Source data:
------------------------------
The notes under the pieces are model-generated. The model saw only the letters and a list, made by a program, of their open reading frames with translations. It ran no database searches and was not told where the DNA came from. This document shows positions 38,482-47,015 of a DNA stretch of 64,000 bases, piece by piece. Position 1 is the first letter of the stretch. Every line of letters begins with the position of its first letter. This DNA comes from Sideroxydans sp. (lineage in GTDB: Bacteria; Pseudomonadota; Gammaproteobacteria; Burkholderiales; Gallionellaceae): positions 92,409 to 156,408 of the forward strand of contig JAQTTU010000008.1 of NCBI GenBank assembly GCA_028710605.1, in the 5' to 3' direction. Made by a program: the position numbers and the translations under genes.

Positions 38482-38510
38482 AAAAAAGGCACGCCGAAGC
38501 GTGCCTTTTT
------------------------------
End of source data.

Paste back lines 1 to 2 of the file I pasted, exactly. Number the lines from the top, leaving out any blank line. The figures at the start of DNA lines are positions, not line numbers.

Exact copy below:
The notes under the pieces are model-generated. The model saw only the letters and a list, made by a program, of their open reading frames with translations. It ran no database searches and was not told where the DNA came from. This document shows positions 38,482-47,015 of a DNA stretch of 64,000 bases, piece by piece. Position 1 is the first letter of the stretch. Every line of letters begins with the position of its first letter. This DNA comes from Sideroxydans sp. (lineage in GTDB: Bacteria; Pseudomonadota; Gammaproteobacteria; Burkholderiales; Gallionellaceae): positions 92,409 to 156,408 of the forward strand of contig JAQTTU010000008.1 of NCBI GenBank assembly GCA_028710605.1, in the 5' to 3' direction. Made by a program: the position numbers and the translations under genes.

Positions 38482-38510